Monthly Malware Statistics for August 2008

01 Sep 2008
Virus News

In its second month of compiling data, the new Kaspersky Security Network (KSN) technology revealed some significant changes amongst the most widespread malicious programs.

The first table is based on statistics provided by our 2009 antivirus products. This table shows the malicious programs detected on users' computers.

PositionChange in positionName
1   0Trojan.Win32.DNSChanger.ech  
2   NewTrojan.Win32.Pakes.kab  
3   NewTrojan-Downloader.Win32.Agent.xqz  
4   NewTrojan-Downloader.Win32.Agent.yaw  
5   NewTrojan-Downloader.Win32.Agent.xws  
6   NewTrojan-Downloader.Win32.Small.zie  
7   NewTrojan-Downloader.Win32.Agent.xna  
8   NewTrojan-Downloader.JS.Agent.chk  
9   NewTrojan.Win32.Agent.tfc  
10   6not-a-virus:AdWare.Win32.BHO.ca  
11   Newnot-a-virus:AdWare.Win32.Agent.cp  
12   -3Trojan.Win32.Agent.abt  
13   NewTrojan-Dropper.Win32.Agent.tbd  
14   Newnot-a-virus:AdWare.Win32.BHO.sc  
15   Newnot-a-virus:AdWare.Win32.BHO.vp  
16   NewTrojan-GameThief.Win32.OnLineGames.sjbb  
17   NewTrojan-Clicker.Win32.Agent.bkd  
18   1Trojan.Win32.Chifrax.a  
19   NewTrojan.RAR.Qfavorites.a  
20   NewTrojan-GameThief.Win32.OnLineGames.sgpq  

Despite the changes, last month's leader - Trojan DNSChanger.ech - remains at the top of this ranking. Overall, it is more than three times more widespread than the program which comes in second place. This indicates that there is quite a large-scale epidemic caused by DNSChanger which is affecting Western European countries in particular.

There were a total of 16 new entries to the rankings this month, all of which were added to our antivirus databases in August 2008. Prominent among the newcomers is a group of six Trojan-Downloaders that have occupied 3rd to 8th place. By preventing these Trojan-Downloaders from fulfilling their primary task of downloading the main body of a malicious program, our antivirus products have also blocked mass downloads of other malicious programs to users' computers.

A number of Adware programs in the form of BHO (Browser Helper Object) also stand out. The large number of these programs is due to the fact that Internet Explorer - the browser such programs are designed to function on - is extremely popular.

Last month's statistics contained four classes of malicious and potentially unwanted programs (TrojWare, AdWare, VirWare and other MalWare). In August only TrojWare and AdWare remained.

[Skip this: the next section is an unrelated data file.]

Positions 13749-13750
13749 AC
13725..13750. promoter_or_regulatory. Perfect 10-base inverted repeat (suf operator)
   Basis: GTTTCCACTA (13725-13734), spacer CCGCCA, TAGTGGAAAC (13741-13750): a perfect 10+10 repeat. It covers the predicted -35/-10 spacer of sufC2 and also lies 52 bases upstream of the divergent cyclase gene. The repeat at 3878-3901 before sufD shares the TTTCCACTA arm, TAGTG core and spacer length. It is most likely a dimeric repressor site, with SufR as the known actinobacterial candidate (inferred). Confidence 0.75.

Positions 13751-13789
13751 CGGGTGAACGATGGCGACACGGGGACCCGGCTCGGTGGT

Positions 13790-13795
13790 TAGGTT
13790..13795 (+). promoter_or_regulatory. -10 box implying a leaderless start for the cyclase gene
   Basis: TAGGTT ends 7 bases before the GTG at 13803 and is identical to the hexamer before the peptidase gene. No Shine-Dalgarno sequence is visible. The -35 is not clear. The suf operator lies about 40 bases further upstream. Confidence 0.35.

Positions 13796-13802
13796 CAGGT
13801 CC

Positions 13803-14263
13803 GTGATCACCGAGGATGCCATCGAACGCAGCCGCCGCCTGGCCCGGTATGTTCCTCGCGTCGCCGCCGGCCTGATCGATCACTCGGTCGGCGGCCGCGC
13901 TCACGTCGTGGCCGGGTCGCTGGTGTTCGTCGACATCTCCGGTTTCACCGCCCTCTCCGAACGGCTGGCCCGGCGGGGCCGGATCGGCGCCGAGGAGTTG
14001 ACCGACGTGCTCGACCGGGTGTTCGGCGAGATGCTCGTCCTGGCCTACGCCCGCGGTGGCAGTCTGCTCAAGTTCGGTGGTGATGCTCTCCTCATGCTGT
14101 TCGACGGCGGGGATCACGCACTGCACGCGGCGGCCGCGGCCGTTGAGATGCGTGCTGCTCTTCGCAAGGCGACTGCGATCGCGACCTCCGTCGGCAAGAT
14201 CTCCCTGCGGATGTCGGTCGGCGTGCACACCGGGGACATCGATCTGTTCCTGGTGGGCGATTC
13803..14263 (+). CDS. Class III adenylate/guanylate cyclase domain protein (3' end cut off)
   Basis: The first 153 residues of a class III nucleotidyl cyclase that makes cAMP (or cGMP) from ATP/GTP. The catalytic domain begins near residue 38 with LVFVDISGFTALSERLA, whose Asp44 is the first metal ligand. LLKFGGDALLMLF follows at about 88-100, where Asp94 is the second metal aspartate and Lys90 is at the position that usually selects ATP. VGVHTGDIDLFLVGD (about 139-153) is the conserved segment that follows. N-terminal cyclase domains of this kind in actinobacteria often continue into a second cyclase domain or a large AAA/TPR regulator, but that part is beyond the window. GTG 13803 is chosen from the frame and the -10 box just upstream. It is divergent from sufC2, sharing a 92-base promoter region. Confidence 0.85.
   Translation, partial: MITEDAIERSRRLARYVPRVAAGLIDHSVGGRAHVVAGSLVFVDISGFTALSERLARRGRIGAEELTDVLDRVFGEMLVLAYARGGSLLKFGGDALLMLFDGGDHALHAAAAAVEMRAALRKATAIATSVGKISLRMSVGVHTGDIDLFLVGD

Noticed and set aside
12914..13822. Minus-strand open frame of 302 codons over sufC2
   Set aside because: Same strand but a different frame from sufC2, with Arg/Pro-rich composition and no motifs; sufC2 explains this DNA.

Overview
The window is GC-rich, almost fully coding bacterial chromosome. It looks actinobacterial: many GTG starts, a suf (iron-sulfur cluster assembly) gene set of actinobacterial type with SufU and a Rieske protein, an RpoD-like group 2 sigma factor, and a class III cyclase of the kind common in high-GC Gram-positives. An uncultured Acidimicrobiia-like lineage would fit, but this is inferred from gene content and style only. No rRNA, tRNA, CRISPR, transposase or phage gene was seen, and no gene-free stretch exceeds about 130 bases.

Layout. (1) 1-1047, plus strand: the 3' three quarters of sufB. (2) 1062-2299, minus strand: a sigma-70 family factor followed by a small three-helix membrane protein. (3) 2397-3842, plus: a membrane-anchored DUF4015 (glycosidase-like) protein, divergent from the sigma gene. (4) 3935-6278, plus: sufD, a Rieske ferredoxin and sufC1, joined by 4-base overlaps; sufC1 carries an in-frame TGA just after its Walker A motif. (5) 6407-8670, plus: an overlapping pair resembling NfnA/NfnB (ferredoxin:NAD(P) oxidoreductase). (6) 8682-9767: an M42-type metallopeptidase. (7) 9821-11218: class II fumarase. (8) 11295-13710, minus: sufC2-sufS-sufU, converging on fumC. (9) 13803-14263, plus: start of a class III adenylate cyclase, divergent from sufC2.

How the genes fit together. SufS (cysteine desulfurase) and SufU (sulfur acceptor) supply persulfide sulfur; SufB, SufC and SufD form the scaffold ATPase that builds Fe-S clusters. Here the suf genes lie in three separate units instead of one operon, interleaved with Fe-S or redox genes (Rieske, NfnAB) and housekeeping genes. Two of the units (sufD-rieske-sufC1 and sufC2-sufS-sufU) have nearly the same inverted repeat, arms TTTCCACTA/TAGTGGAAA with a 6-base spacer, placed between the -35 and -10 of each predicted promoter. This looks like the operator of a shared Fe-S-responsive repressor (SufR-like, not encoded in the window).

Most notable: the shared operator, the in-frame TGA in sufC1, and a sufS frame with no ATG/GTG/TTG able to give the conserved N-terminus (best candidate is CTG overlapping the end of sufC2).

A total of 28940 different malicious and potentially unwanted programs were detected on users' computers in August. That is an increase of more than 8000 on July's figures and points to a significant increase in the number of in-the-wild threats.

The second table provides data about the most common malicious programs among all infected objects detected. The majority of the programs listed below have file-infection capabilities. The figures given are interesting as they indicate the spread of threats which need to be disinfected, rather than simply dealt with by deleting infected objects.

PositionChange in positionName
1   3Net-Worm.Win32.Nimda  
2   8Virus.Win32.Xorer.du  
3   3Virus.Win32.Parite.b  
4   5Virus.Win32.Virut.n  
5   9Virus.Win32.Parite.a  
6   2Virus.Win32.Alman.b  
7   NewTrojan.Win32.DNSChanger.ech  
8   NewEmail-Worm.Win32.Runouce.b  
9   4Worm.Win32.Fujack.k  
10   9Worm.VBS.Headtail.a  
11   4Trojan-Downloader.WMA.GetCodec.d  
12   NewVirus.Win32.Downloader.ax  
13   NewTrojan-Clicker.HTML.IFrame.js  
14   -13Virus.Win32.Virut.q  
15   NewVirus.Win32.Small.l  
16   -12Virus.Win32.Hidrag.a  
17   -5Worm.Win32.Otwycal.g  
18   NewVirus.Win32.Virut.b  
19   -14Virus.Win32.Neshta.a  
20   NewVirus.Win32.Tenga.a  

The changes in this list are less dramatic - only 7 new entries. However, there was some significant movement, with last month's leader - Virut.q - falling 13 places and Fujack.ap dropping out of the rankings altogether after a second place finish last month.

The surprise leader turned out to be a worm that dates back to 2001. You could have been forgiven for thinking that such a worm would have disappeared from the Internet long ago, but the facts suggest otherwise: Nimda is still active and it's likely that it's still present in files that were infected during the epidemics of 2001-2002.

The appearance of Trojan.Win32.DNSChanger.ech in the second table also deserves a mention. This shows that it is constantly modifying itself and can exist in various guises on different computers.